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  • More than the Sum of the Parts: Shared Representations in Collaborative Design Interaction

Shaw, Benjamin, 2007, Thesis, More than the Sum of the Parts: Shared Representations in Collaborative Design Interaction PhD thesis, Royal College of Art.

Abstract or Description:

This dissertation presents an inquiry into the roles played by persistent, shared external
representations in design collaboration. It advances an understanding of the active
participation of these representations—including drawings, models and prototypes—in the
collective reasoning of design teams. Interaction was analyzed using a novel network
formalization to portray the accomplishment of essential work in this context. A synthesis
of analyses over different time scales provides the basis for a comprehensive notion of
representational support for design interaction, and a diagnostic for problems that may arise
with inadequate support and/or disparities of access and participation.
Data were collected during working sessions of a leading, “real-time” concurrent design
practice at NASA’s Jet Propulsion Laboratory, notable for accelerated performance and the
use of technologically-advanced, shared representations. Fine-grained analysis of this
activity offers insights to complement those obtained from laboratory studies of individual
designers, ad-hoc groups, and organizationally-situated ethnographic accounts. A microanalytic
technique was developed to assess dynamic interaction between participants and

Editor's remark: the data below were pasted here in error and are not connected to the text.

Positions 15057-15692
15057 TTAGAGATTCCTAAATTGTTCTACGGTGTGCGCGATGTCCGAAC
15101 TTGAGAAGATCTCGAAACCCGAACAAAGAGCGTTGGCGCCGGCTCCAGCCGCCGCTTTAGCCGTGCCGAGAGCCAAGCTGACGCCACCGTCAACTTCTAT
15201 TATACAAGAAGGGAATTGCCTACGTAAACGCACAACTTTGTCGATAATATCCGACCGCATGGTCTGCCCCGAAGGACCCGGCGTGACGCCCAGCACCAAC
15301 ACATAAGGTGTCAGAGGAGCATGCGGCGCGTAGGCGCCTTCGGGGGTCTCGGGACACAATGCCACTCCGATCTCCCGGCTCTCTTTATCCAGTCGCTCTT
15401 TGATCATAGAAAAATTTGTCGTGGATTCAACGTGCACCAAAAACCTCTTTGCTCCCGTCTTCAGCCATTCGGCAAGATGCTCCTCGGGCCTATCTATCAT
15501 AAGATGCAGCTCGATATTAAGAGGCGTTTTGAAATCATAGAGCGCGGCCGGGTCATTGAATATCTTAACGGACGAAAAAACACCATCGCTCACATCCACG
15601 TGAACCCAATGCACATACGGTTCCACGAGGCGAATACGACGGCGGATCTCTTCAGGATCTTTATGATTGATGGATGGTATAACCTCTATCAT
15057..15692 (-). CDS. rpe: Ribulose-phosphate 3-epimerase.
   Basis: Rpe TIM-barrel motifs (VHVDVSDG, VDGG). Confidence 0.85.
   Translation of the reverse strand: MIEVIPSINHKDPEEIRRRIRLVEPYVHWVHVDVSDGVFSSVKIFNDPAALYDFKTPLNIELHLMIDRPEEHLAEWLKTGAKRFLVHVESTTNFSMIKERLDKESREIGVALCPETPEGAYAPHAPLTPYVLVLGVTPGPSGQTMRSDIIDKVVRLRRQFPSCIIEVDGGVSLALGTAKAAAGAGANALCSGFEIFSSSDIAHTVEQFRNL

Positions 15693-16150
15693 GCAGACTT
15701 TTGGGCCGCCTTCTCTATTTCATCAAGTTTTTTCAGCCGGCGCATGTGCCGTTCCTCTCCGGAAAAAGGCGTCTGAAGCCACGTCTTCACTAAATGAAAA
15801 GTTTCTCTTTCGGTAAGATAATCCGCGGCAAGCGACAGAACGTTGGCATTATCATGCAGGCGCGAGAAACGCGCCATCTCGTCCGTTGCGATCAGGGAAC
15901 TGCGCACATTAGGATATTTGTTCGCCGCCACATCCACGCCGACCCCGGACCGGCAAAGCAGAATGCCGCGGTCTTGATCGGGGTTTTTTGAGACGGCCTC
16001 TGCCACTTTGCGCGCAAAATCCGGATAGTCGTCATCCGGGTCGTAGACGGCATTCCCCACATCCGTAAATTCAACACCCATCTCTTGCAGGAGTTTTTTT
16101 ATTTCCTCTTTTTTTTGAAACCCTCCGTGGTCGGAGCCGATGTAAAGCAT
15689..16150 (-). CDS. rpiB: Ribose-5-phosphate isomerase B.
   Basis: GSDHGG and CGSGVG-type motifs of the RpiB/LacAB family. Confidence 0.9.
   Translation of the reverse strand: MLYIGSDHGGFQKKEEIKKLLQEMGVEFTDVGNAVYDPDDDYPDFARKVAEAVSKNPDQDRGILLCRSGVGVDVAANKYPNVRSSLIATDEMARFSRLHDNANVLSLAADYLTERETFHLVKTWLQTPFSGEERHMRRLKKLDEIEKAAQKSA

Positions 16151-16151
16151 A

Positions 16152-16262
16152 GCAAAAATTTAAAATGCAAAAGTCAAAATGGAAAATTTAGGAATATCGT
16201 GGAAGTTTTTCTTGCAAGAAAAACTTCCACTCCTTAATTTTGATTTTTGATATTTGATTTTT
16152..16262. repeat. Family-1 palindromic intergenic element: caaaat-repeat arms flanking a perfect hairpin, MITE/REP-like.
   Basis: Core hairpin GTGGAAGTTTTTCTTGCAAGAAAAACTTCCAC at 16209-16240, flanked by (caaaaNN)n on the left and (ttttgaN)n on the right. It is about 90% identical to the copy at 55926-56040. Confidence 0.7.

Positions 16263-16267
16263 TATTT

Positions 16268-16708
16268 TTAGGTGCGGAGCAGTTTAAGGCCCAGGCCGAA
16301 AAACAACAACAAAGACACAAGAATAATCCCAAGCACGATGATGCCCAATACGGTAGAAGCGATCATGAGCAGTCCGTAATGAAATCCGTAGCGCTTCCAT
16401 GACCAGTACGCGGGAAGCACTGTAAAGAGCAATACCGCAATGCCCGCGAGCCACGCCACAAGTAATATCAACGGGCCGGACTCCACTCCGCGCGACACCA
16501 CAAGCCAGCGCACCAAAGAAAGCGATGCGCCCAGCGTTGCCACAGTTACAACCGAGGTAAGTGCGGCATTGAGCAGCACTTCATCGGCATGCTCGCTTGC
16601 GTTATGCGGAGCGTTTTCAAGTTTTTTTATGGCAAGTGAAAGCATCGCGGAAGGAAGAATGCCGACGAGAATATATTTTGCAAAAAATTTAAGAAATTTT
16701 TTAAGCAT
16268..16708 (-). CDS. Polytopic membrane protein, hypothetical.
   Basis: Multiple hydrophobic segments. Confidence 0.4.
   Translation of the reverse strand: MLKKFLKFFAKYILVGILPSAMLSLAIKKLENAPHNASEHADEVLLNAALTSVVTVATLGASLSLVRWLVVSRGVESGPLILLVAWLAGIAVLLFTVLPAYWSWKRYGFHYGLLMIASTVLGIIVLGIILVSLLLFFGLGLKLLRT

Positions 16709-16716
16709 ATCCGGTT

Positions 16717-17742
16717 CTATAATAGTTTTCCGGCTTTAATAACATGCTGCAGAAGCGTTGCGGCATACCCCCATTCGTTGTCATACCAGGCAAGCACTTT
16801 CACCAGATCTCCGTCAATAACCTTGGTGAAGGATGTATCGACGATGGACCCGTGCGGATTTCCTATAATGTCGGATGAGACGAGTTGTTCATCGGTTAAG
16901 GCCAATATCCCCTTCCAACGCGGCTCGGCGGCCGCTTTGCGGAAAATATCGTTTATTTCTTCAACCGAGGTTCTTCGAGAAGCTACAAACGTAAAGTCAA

representations. The resulting, novel formalization of an actor-discourse network makes
concepts derived from actor-network theory operational to understand the work
accomplished through design interaction. Network visualization and structural metrics
highlight patterns associated with productivity in the design process. On this basis,
indicators for the quality of design conversation are proposed: these include the degree of
participants’ engagement, the development of design discourse, the integration of
representations and the consolidation of commitment to action. Specific roles and
situational attributes of representations are identified that foster and sustain advances in
collective design reasoning.
The dissertation advances a view of design activity in terms of temporally-evolving
constellations of issues and actors, in which representations act to stabilize and anchor
expanding networks of commitment. Directions for further work include technical
enhancement to network metrics and visualization, extension of the actor-discourse network
formalization and further exploration of theoretical and practical issues pertaining to
representational actors in social situations.

Qualification Name: PhD
Subjects: Creative Arts and Design > W200 Design studies > W240 Industrial/Product Design
Creative Arts and Design > W200 Design studies > W290 Design studies not elsewhere classified
Date Deposited: 27 Aug 2013 10:17
Last Modified: 27 Aug 2013 10:17
URI: http://researchonline.rca.ac.uk/id/eprint/1362

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